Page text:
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The world’s most prolific hub of mining innovation

The mining industry has its ups and downs, commodity prices rise and fall, exploration capital turns on and off like a tap, but nothing seems to get in the way of innovation.
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The mining industry has its ups and downs, commodity prices rise and fall, exploration capital turns on and off like a tap, but nothing seems to get in the way of innovation. Centimetre by centimetre, inch by inch, the bright lights of Northern Ontario’s mining hub continue to think up and introduce new technology solutions to increase productivity and make mining safer and more environmentally-friendly.

In this issue of Sudbury Mining Solutions Journal, we lead off with a story about a remote loading solution developed by boutique technology solution provider TesMan. In January 2012, 47-year-old Vale miner Stephen Perry was struck and killed by a 14-tonne wedge of rock that dislodged from the face on the 4,215-foot level of Coleman Mine in Sudbury. In a tribute to Perry and his family, co-workers and mine management at Coleman promised to spearhead the development of a solution that would allow miners to clean and load blastholes from a safe distance. Vale, Glencore’s Sudbury Integrated Nickel Operations and the Province of Ontario’s Northern Ontario Heritage Fund Corporation came up with the necessary funding and turned to TesMan to fulfill the promise. The final, commercial product, scheduled for release by September, will keep miners 14 feet away from the face and eliminate a hazard that has taken the lives of too many miners around the world.

Falling commodity prices and the scarcity of capital have taken their toll on exploration companies with promising discoveries, as well as on operating mines looking to increase their reserves. The only way to prove the value of an orebody is through infill drilling, which requires money and lots of it. Andrew Dasys, president of Objectivity, was sure there was a better, more cost-efficient way to plan infill drill holes and came up with a data analysis solution called DRX, short for Drilling, Reporting and Targeting. Using DRX, exploration and mining companies can move more ground into the all-important indicated and measured categories with fewer drill holes and save a bundle in the process.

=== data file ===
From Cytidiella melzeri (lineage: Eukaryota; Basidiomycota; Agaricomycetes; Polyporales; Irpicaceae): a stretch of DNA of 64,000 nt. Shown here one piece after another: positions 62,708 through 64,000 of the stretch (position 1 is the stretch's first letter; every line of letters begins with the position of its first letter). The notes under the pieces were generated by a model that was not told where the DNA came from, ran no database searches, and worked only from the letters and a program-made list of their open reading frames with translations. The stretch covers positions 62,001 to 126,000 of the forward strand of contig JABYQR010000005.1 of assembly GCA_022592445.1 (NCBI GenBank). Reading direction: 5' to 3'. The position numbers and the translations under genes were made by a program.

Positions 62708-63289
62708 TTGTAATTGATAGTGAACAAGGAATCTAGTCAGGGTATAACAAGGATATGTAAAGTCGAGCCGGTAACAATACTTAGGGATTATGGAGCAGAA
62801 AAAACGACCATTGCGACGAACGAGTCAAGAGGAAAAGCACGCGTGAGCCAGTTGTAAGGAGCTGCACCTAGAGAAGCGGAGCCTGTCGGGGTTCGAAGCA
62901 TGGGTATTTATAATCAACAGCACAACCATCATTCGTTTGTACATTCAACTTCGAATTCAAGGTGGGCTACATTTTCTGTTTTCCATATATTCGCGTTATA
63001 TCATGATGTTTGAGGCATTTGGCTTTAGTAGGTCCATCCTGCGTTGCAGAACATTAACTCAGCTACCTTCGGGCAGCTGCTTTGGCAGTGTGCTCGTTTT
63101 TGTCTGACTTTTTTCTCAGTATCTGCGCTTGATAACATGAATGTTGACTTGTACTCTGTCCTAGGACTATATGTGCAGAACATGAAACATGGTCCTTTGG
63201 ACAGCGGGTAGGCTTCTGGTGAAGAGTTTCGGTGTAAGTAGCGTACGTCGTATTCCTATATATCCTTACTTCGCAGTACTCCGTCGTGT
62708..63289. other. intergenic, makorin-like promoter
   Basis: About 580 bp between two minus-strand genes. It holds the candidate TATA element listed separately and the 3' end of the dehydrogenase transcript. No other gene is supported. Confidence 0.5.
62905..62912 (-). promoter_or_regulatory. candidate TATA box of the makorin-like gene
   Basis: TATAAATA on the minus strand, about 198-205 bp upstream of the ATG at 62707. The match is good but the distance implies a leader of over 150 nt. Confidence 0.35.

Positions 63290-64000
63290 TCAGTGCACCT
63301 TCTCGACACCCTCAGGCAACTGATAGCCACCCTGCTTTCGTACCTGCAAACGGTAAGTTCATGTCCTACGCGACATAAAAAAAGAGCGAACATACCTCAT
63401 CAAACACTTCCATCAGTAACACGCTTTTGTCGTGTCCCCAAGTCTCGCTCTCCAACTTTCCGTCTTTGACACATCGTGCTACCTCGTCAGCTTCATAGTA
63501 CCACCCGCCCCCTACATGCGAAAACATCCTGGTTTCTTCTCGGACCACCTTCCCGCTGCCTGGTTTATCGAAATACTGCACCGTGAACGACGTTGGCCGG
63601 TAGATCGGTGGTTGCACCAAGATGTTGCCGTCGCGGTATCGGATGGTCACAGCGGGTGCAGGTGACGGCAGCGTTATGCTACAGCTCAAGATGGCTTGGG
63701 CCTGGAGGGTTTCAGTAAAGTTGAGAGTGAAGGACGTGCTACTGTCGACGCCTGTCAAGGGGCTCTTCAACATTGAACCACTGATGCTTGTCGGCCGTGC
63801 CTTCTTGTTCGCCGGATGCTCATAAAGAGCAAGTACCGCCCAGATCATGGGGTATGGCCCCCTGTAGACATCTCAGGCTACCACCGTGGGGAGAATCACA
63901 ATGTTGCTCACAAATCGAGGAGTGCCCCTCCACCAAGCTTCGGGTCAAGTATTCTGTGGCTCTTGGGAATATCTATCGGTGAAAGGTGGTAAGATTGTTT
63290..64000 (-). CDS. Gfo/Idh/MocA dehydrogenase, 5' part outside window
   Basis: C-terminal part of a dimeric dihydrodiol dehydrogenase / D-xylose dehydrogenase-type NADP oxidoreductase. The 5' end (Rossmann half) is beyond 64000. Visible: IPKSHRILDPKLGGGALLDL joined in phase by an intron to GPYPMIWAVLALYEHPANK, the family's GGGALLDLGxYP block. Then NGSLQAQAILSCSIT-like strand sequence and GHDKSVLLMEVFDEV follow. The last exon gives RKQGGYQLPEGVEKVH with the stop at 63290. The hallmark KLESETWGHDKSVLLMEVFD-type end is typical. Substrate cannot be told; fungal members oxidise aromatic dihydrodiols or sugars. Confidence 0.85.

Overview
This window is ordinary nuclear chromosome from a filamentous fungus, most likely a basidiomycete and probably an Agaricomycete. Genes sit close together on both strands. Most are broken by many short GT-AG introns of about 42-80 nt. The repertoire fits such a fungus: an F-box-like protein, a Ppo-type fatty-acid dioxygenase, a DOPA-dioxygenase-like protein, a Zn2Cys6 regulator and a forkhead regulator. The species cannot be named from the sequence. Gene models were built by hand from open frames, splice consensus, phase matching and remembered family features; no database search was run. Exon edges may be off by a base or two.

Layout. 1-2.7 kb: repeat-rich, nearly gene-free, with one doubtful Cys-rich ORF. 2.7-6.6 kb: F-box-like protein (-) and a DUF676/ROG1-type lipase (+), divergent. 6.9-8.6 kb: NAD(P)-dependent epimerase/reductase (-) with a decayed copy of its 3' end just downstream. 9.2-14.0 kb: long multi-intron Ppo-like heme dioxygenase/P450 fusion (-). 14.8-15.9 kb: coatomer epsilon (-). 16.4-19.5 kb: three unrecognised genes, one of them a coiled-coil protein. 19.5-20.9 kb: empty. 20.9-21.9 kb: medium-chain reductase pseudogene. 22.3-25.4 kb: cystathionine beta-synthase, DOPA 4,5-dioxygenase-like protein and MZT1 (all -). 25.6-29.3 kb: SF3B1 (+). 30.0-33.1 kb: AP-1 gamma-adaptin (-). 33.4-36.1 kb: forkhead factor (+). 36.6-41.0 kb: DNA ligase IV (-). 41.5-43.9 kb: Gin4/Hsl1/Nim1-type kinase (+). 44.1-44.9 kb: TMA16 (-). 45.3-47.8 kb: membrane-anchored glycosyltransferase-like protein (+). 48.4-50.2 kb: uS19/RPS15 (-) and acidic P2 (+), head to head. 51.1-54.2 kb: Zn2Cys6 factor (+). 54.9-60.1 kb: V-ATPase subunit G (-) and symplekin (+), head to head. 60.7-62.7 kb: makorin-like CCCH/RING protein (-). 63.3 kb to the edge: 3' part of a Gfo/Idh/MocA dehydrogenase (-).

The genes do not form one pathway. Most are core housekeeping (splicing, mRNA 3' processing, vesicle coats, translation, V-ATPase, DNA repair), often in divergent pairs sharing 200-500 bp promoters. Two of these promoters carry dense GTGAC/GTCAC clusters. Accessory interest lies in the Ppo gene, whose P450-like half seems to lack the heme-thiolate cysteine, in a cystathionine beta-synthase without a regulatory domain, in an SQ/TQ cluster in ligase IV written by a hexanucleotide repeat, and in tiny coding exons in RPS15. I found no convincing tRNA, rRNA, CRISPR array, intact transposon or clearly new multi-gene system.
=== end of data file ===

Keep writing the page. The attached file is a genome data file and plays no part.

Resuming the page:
Also in this issue, we report on the introduction of the new and improved Miner Operated Survey System (MOSS) by Northern Survey Supply. Developed years ago by a Falconbridge employee Bernie Smith and still in use at Glencore’s Nickel Rim South and Raglan mines, MOSS allows miners to stay true to the mine plan by calculating overbreak and underbreak round by round. 3D scans and images can be communicated to geologists on surface in real time, surveyors don’t have to make as many trips down to the development headings and miners have the instrumentation they need to adhere to the mine plan. According to Bruno Lalonde of Northern Survey Supply, MOSS pays for itself within 82 metres of development.

This issue of Sudbury Mining Solutions Journal also reports on the introduction of a suite of new teleoperation products by Hard-Line Solutions, the introduction of battery-powered scissor bolters by MacLean Engineering and the development of a compact, environmentally friendly water and solids separator for core drilling by Premier Mining Products of North Bay.

Is there another hub of mining innovation that compares? You tell me!